β€œWe don’t really learn anything properly until there is a problem, until we are in pain, until something has failed to go as we hoped. Though we can, of course, use our minds without being in pain… we become properly inquisitive only when distressed. We suffer, therefore we think and we do so because thinking helps us to place pain in context.” — Marcel Proust, according to Alain de Botton.

The Missing Teacher is about getting fired and getting back up again. It was my down-on-my-knees moment because I had made the mistake of wrapping my self-worth in a job that robbed me of it.

And while I can’t say, “I’m glad it happened”, I can confess, I learned a great deal about the human condition, all of which you experience in the classroom and at school. There was a lot of fear among the faculty and parents, which they took out on the teachers, but I learned to let go, forgive, and forge anew.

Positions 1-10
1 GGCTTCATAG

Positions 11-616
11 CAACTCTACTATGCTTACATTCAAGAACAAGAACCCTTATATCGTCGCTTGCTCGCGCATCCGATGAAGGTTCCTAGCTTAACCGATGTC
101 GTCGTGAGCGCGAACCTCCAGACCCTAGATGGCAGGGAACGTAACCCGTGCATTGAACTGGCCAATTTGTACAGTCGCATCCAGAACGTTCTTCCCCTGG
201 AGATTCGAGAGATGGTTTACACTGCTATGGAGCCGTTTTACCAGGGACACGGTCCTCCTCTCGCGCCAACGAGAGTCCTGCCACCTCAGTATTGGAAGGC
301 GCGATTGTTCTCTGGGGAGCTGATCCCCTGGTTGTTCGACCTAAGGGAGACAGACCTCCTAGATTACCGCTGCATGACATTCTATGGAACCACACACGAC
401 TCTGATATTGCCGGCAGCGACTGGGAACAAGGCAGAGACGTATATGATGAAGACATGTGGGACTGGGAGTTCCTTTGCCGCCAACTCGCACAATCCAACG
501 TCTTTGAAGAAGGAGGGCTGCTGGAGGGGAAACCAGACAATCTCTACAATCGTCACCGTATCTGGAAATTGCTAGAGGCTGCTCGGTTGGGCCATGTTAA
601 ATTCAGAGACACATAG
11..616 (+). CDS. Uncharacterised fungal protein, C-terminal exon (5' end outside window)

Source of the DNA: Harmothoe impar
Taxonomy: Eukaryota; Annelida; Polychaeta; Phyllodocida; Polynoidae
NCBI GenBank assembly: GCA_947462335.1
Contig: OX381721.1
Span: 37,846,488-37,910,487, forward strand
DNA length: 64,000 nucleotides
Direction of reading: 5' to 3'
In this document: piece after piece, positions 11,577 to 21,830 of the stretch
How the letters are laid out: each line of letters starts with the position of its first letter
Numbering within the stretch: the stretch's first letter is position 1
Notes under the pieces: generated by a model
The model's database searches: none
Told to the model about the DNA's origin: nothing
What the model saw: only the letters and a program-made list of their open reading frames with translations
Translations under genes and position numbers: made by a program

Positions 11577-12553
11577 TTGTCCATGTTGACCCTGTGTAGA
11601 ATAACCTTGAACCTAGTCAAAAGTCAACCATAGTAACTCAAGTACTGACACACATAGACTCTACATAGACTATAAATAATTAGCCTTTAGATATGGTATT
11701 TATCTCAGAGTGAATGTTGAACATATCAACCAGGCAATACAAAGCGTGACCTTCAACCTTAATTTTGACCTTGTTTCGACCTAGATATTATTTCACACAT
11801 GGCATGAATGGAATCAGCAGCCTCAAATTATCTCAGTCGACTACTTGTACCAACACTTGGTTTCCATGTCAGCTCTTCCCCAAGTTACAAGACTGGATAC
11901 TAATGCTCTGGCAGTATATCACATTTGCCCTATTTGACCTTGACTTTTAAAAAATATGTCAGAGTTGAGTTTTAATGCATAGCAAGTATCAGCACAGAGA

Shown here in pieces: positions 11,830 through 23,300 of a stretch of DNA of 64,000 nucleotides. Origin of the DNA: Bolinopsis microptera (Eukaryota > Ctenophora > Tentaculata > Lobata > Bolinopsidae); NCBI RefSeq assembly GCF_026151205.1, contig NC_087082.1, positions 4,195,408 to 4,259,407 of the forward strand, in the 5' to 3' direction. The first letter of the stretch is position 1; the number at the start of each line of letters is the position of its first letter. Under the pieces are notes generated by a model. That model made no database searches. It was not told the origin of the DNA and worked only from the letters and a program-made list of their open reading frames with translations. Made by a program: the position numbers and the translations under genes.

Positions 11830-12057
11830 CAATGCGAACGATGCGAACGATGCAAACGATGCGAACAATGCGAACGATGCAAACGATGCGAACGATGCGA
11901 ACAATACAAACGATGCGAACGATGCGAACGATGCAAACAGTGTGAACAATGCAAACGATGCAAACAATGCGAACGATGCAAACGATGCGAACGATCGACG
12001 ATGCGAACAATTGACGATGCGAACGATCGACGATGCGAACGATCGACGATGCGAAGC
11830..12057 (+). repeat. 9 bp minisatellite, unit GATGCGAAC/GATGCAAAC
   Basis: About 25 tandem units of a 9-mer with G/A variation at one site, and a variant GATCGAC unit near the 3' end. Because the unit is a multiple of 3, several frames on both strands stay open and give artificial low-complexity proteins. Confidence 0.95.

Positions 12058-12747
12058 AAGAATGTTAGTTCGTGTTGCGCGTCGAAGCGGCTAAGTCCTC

πŸ‘‰ On Amazon: paperback + Kindle

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My next memoir is called Misfortune Cookie and is about growing up Asian American, immigrant moms, and adventures in flexibility and resiliency in America and Thailand. Often, these stories are from an outsider’s perspective in the US, but my story offers a nuanced and unique in-between.


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